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Trump agrees to Democrat deal on spending and Harvey aid

From BBC - September 6, 2017

Donald Trump has agreed to a Democratic plan to lift the debt limit for three months, fund the government and rush aid to Hurricane Harvey victims.

The US president went against Republican leaders who wanted to extend a debt-limit increase for longer, until after the 2018 mid-term elections.

Democrats announced the deal just before the House of Representatives passed $8bn (6bn) for Harvey victims.

Congress will need to approve the deal before it is finalised.

Mr Trump told reporters aboard Air Force One he had a "very good meeting" with House Minority Leader Nancy Pelosi and Senate Minority Leader Chuck Schumer.

"We had a very good meeting, we essentially came to a deal and I think the deal will be very good," he said while travelling to North Dakota for an event on tax reform on Wednesday.

"We agreed to a three-month extension on debt ceiling, which they consider to be sacred, very important."

The proposal attaches the disaster aid to a government funding bill that would raise the US debt limit and keep the government running through 15 December, setting up a fiscal showdown at the end of the year that Republicans had hoped to avoid.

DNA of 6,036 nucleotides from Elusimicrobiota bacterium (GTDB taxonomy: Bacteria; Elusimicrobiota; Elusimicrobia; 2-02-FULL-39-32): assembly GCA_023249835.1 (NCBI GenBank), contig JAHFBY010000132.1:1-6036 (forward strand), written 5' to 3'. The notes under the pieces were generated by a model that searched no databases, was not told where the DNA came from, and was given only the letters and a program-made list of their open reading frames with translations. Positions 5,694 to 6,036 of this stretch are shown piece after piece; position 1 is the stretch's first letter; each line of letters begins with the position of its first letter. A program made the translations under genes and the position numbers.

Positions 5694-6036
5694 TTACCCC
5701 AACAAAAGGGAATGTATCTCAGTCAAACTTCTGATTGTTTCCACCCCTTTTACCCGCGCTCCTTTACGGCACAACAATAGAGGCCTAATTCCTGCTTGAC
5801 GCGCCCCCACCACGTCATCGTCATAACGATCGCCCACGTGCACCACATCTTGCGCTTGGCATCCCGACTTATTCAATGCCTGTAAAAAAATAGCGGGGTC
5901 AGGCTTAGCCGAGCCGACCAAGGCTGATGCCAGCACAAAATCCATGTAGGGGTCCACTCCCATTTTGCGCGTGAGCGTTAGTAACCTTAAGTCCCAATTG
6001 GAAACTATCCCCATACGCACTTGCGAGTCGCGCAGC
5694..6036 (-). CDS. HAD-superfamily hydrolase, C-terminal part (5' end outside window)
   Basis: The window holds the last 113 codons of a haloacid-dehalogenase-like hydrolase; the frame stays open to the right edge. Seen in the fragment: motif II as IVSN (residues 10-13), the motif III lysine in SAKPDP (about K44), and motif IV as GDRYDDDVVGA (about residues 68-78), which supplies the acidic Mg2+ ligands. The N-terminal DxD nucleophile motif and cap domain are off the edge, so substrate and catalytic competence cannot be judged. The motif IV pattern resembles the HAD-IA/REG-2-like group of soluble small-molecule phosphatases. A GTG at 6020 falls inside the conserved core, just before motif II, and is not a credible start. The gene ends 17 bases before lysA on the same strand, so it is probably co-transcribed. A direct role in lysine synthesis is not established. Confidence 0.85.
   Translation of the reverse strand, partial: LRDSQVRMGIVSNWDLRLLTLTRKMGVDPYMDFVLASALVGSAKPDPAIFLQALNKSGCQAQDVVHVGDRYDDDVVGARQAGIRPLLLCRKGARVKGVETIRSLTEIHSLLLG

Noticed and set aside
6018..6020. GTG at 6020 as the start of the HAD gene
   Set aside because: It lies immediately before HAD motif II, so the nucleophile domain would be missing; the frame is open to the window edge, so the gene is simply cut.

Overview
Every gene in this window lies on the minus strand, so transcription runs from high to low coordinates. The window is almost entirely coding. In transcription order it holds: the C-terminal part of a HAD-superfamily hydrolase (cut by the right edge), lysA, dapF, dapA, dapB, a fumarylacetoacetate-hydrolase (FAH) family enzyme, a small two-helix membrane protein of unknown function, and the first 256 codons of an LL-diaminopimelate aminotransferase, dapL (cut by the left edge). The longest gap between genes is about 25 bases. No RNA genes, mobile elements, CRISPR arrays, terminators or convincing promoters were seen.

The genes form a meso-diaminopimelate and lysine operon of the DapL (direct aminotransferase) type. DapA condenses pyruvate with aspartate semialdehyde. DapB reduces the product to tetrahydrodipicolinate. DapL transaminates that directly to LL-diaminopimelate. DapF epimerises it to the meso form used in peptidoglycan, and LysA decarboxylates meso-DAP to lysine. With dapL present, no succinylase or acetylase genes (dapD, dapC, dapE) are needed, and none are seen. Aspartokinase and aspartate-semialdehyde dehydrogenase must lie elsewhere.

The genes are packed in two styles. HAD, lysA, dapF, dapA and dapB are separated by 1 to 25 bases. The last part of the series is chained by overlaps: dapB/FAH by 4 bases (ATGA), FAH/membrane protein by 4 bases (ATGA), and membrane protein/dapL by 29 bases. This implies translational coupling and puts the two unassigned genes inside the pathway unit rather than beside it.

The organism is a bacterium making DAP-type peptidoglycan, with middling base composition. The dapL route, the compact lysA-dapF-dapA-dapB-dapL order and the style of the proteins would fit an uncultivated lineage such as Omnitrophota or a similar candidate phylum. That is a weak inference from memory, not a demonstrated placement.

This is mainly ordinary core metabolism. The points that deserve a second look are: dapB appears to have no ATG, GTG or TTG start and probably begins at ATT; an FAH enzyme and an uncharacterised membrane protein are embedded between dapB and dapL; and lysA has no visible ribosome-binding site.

"Both sides have every intention of avoiding default in December and look forward to working together on the many issues before us," Mrs Pelosi and Mr Schumer said in a joint statement.

Leaders from both parties met Mr Trump at the White House on Wednesday morning.

Following the meeting, Republican House Speaker Paul Ryan called the Democratic proposal "unworkable" and "ridiculous", putting the president at odds with his own party.

A free agent president - Anthony Zurcher, BBC News, Washington

Donald Trump has gone rogue. When it was time to choose between Democrats and Republicans in Congress and within his own administration, the president tilted left.

Republicans in the Senate had hoped to tie hurricane relief to a lengthy extension of the debt limit, taking away a key bit of Democratic leverage until after the 2018 midterm elections. House Republican hardliners, who welcomed a looming budget crisis, did not want any debt measures in the bill at all.

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